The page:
The president is being tried in the Senate after the House impeached him last month on charges he abused his office by asking Ukraine for the probes at the same time the administration withheld hundreds of millions of dollars in military aid. The second article of impeachment against Trump accuses him of obstructing Congress by refusing to turn over documents or allow officials to testify in the House probe.

The Senate is heading next week toward a pivotal vote on Democratic demands for testimony from top Trump aides, including acting chief of staff Mick Mulvaney and former national security adviser John Bolton, who refused to appear before the House. It would take four Republican senators to join the Democratic minority to seek witnesses, and so far the numbers appear lacking.

“This needs to end,” said Sen. Lindsey Graham, R-S.C., a Trump confidant. He said he doesn’t want to hear from Bolton or from Joe Biden or his son Hunter. The younger Biden who served on a Ukraine gas company’s board.

Democrats on Friday tried to preempt anticipated arguments from Trump’s lawyers, attacking lines of defense as “laughable.”

Those include that Trump had a legitimate basis to be concerned about potential corruption in Ukraine and to pause military aid to the country. One of the president’s lawyers, Alan Dershowitz, was expected to argue that an impeachable offense requires criminal-like conduct, even though many legal scholars say that’s not true.

With Chief Justice John Roberts presiding, the final day of the Democratic arguments opened with Rep. Jason Crow of Colorado, a former Army ranger, saying the only reason Trump eventually released his hold on the aid Ukraine desperately relied on to counter Russian aggression was because he had “gotten caught.”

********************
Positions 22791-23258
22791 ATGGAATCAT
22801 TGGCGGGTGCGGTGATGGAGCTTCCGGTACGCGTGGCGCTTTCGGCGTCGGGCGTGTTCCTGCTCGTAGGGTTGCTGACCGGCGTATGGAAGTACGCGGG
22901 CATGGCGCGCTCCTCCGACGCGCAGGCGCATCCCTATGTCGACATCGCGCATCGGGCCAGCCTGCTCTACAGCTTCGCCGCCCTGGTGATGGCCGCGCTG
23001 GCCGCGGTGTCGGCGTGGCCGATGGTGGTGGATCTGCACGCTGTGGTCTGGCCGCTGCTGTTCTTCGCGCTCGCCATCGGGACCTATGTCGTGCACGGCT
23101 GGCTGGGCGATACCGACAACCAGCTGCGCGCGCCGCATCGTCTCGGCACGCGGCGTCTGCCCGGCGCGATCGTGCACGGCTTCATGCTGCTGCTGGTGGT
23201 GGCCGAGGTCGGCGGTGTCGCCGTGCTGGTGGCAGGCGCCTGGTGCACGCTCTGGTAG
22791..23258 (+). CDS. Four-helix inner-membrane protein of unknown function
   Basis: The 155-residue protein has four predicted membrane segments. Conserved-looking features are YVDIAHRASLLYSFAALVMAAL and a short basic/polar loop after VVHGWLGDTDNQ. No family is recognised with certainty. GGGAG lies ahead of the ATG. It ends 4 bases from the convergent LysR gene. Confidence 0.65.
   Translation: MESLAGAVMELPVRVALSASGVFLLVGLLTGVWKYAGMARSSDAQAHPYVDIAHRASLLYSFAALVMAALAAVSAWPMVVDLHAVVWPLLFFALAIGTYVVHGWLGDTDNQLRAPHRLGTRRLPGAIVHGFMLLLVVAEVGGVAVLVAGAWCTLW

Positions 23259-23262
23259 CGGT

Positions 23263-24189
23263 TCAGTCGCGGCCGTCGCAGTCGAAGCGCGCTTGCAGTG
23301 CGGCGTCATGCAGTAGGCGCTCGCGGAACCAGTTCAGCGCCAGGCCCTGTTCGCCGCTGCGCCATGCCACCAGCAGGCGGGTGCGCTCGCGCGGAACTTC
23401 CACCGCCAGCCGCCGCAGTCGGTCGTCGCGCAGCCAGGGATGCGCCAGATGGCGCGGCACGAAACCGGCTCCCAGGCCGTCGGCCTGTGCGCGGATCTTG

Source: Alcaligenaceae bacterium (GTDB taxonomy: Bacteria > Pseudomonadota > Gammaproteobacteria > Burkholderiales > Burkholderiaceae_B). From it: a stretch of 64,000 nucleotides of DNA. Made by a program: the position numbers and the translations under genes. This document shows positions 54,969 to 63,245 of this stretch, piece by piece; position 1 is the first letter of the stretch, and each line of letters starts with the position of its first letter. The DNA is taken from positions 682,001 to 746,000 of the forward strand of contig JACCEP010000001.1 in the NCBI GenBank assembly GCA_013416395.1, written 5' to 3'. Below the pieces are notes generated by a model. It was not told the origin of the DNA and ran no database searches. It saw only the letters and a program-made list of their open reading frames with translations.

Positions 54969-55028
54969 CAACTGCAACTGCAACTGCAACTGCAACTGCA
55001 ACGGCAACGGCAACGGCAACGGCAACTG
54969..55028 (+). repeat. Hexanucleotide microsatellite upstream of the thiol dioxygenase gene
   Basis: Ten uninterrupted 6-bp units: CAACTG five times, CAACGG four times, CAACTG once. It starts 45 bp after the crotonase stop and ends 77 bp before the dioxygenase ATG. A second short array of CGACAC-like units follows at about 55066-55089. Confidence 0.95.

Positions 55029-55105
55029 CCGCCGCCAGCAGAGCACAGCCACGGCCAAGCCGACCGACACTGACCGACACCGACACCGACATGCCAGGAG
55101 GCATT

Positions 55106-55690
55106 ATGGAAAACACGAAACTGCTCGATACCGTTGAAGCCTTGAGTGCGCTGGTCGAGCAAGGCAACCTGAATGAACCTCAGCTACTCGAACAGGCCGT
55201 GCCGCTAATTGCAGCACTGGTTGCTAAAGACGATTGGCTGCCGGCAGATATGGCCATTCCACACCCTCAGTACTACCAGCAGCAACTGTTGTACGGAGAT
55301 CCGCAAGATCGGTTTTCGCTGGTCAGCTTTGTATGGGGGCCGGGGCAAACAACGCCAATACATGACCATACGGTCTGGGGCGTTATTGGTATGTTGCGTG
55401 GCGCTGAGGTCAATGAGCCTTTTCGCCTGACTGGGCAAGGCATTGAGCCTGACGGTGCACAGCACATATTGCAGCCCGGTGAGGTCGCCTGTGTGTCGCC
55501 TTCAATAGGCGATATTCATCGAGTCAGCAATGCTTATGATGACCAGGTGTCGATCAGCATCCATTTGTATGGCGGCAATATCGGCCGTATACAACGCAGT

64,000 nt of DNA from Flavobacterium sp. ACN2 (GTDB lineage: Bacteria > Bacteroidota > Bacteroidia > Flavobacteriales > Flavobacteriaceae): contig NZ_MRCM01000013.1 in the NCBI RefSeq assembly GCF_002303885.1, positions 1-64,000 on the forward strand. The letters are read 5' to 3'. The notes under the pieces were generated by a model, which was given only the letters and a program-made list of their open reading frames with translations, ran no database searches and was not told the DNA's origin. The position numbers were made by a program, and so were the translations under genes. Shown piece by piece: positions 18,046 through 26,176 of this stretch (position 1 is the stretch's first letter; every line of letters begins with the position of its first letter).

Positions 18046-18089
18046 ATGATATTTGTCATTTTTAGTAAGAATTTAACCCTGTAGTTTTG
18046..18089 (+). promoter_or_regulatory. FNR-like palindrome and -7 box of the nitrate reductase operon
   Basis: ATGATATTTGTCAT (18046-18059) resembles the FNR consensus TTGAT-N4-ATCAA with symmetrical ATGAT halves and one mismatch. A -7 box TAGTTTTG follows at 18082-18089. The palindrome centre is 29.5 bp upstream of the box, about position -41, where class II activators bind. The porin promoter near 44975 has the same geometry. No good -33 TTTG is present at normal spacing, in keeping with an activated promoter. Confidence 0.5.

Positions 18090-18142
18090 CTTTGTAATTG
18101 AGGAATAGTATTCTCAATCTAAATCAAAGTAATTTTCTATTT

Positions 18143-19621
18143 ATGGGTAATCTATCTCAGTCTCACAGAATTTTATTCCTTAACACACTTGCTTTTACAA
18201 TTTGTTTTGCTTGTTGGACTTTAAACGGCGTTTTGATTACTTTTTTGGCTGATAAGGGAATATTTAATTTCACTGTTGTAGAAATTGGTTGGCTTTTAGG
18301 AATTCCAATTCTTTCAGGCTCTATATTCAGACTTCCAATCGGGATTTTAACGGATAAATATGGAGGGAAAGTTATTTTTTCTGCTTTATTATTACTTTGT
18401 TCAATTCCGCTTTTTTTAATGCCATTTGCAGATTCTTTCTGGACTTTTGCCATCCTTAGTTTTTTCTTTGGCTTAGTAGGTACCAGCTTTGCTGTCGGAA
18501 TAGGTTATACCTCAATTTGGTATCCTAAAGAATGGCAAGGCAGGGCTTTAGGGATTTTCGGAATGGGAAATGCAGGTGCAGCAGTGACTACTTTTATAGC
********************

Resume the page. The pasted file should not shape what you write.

“The scheme was unraveling,” Crow said. The money for Ukraine was put on hold after Trump’s July 25 call to Ukraine that launched the impeachment probe, and released Sept. 11 once Congress intervened.

Throughout the three days, Democrats balanced the legal and history lessons with plainspoken language about what they see as at stake: the security of U.S. elections, America’s place in the world and checks on presidential power. The Democrats argued that Trump’s motives were apparent, that he abused power like no other president in history, swept up by a “completely bogus” Ukraine theory pushed by Trump lawyer Rudy Giuliani.

“Let me tell you something. If right doesn’t matter, it doesn’t matter how good the Constitution is,” Schiff said in an emotional plea to a pin-drop-quiet room. “If you find him guilty you must find that he should be removed. Because right matters.”

They argued that Trump’s abuse was for his own personal political benefit ahead of the 2020 election, even as administration officials were warning off the theory that it was Ukraine, not Russia, that interfered in the 2016 election.

The Democrats’ challenge was clear as they tried to convince not just senators but an American public divided over the Republican president in an election year.

A poll from The Associated Press-NORC Center for Public Affairs Research showed the public slightly more likely to say the Senate should convict and remove Trump from office than to say it should not, 45% to 40%. But a sizable percentage, 14%, said they didn’t know enough to have an opinion.

One issue with wide agreement: Trump should allow top aides to appear as witnesses at the trial. About 7 in 10 respondents said so, including majorities of Republicans and Democrats, according to the poll.

After both sides have concluded their arguments next week, senators will face the question of whether to call witnesses to testify. But that issue seems all but settled. Republicans rejected Democratic efforts to get Trump aides, including Bolton and Mulvaney, to testify in back-to-back votes earlier this week.

As for the Ukraine connections, evidence has shown that Trump, with Giuliani, pursued investigations of the Bidens and sought the investigation of the debunked theory that Ukraine interfered in the 2016 U.S. election.

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Associated Press writers Mary Clare Jalonick, Alan Fram, Andrew Taylor, Laurie Kellman, Matthew Daly and Padmananda Rama contributed to this report.